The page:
On one hand, the widescreen, hi-def technology revolutionizes everything from DVD movies to evening news broadcasts, creating a high gloss plasticity for the former while revealing the all-too-human imperfections of the latter. Finishing TV spots in HD adds considerable cost, not only for the dedicated versioning, but also to finesse the pan-and-scan headaches associated with aspect ratio changes.
But that’s the high end. At the other end of the spectrum, everything from streaming video to the TV audience’s acceptance of reality programming has created widespread tolerance for lower production values. With apologies to Tony Scott—casual viewers seem far more interested in what’s seen and said than the chocolate filter limning the cumulus perfection of late afternoon skies.
Which leaves those of us who tell stories on video with a Sophie’s choice: chase (and fund) high end production value or choose (and accept) lo-fi verite. Candidly, that creative decision must be decided before any video project begins. And given the rise of online video viewing—over three quarters of internet users watched over 13.5 billion videos online last October alone—things don’t look good for HD. Short of a client with a large buy during televised sports, I’m not sure it merits the investment yet.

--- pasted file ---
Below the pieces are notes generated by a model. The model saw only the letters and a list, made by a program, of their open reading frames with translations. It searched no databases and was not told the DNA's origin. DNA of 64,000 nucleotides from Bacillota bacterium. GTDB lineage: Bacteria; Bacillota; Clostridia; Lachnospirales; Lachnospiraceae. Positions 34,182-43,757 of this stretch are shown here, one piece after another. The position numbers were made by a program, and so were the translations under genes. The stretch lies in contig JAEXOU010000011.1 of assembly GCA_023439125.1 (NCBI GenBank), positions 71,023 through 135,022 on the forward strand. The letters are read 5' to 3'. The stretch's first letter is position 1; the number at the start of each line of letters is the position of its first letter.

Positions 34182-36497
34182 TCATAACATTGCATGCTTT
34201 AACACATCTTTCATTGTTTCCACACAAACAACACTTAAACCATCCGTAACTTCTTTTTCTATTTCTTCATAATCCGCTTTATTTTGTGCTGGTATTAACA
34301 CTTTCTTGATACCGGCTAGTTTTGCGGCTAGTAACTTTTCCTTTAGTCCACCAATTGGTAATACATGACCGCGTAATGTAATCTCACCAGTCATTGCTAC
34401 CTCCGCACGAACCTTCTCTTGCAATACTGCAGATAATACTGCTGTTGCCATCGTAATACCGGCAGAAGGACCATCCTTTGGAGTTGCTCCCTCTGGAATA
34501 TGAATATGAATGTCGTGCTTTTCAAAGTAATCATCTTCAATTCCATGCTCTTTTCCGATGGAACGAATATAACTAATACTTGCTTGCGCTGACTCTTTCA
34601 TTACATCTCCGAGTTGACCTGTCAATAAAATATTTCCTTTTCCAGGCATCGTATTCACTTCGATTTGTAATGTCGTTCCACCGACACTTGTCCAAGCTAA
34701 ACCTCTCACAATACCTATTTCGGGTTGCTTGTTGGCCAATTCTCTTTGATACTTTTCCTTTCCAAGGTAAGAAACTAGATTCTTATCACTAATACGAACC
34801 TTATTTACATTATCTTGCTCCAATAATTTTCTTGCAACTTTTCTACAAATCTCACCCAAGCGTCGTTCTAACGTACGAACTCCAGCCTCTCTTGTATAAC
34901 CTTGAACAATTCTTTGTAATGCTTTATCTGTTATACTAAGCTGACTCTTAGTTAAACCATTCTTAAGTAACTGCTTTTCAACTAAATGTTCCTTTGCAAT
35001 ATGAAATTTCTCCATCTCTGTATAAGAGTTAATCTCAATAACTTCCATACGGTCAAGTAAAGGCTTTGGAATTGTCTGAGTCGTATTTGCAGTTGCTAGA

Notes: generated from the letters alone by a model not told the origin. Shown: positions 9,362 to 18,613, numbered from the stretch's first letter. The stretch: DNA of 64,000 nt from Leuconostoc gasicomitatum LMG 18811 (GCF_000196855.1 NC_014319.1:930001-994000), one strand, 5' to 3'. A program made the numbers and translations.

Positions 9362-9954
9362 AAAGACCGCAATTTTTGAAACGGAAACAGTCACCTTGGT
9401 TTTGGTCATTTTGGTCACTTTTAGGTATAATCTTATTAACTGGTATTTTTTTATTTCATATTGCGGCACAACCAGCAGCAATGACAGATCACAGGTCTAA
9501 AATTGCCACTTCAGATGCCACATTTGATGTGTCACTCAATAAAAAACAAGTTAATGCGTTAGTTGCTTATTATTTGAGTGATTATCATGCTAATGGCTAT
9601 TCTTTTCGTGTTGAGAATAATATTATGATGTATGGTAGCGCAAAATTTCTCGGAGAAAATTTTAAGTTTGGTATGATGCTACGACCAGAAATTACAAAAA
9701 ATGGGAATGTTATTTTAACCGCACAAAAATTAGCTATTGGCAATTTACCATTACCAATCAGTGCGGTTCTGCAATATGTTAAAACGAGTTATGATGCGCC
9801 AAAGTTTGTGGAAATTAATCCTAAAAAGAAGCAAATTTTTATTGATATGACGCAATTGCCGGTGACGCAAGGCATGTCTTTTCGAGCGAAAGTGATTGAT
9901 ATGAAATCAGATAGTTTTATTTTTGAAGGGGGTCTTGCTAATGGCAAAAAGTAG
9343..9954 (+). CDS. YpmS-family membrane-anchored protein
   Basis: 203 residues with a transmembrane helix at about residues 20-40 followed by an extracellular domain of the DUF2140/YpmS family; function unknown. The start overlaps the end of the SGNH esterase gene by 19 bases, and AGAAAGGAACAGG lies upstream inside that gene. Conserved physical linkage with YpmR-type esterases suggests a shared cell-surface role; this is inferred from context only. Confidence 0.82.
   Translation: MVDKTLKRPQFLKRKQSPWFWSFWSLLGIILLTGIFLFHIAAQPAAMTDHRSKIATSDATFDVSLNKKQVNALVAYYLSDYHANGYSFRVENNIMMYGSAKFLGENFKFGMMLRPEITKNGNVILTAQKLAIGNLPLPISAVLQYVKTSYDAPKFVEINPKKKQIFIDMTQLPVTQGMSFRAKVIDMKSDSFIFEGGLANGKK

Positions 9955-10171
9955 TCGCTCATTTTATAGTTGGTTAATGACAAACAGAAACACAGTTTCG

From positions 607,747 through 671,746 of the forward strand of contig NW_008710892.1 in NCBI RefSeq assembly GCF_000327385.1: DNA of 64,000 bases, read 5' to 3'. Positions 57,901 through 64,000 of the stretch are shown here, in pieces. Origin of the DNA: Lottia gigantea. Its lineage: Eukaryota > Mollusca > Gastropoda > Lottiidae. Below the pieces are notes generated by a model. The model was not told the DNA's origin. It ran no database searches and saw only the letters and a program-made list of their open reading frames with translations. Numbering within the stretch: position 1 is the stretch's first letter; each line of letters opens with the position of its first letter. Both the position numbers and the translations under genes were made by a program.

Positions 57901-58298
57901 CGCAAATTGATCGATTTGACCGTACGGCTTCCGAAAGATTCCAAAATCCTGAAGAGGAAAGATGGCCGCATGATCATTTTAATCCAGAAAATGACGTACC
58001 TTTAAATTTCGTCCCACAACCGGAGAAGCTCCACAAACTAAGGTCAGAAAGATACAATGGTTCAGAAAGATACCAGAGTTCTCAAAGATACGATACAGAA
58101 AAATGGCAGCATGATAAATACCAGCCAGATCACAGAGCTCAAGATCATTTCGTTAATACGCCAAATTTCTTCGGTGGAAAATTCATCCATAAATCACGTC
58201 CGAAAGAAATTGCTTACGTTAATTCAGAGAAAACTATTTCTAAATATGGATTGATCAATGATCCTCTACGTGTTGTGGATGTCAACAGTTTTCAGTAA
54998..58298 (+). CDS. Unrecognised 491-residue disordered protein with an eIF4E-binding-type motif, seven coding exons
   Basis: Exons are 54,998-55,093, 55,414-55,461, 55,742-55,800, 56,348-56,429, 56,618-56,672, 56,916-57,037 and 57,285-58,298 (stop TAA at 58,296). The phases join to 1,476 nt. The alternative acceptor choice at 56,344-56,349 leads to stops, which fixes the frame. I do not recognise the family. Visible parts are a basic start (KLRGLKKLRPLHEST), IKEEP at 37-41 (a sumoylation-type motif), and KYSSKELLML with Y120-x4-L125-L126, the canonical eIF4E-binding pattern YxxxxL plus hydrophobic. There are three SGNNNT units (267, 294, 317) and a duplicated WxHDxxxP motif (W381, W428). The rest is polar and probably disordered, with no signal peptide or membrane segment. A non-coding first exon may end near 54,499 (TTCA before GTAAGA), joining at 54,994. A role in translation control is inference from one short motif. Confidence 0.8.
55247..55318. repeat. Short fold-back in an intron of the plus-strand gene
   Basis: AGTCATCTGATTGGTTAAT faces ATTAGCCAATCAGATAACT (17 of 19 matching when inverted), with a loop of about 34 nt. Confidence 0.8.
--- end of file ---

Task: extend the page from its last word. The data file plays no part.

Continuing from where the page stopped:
That said, things do look good for a creative revolution. Because once again, technology democratizes video production, allowing those without Hollywood budgets equal opportunities to change the game based on the remarkability of their ideas.
The big question is, assuming you do have the courage to speak honestly with your clients about where they want to make their investment…will they have the courage to choose one and not both?
Somehow, I think the smarter ones will…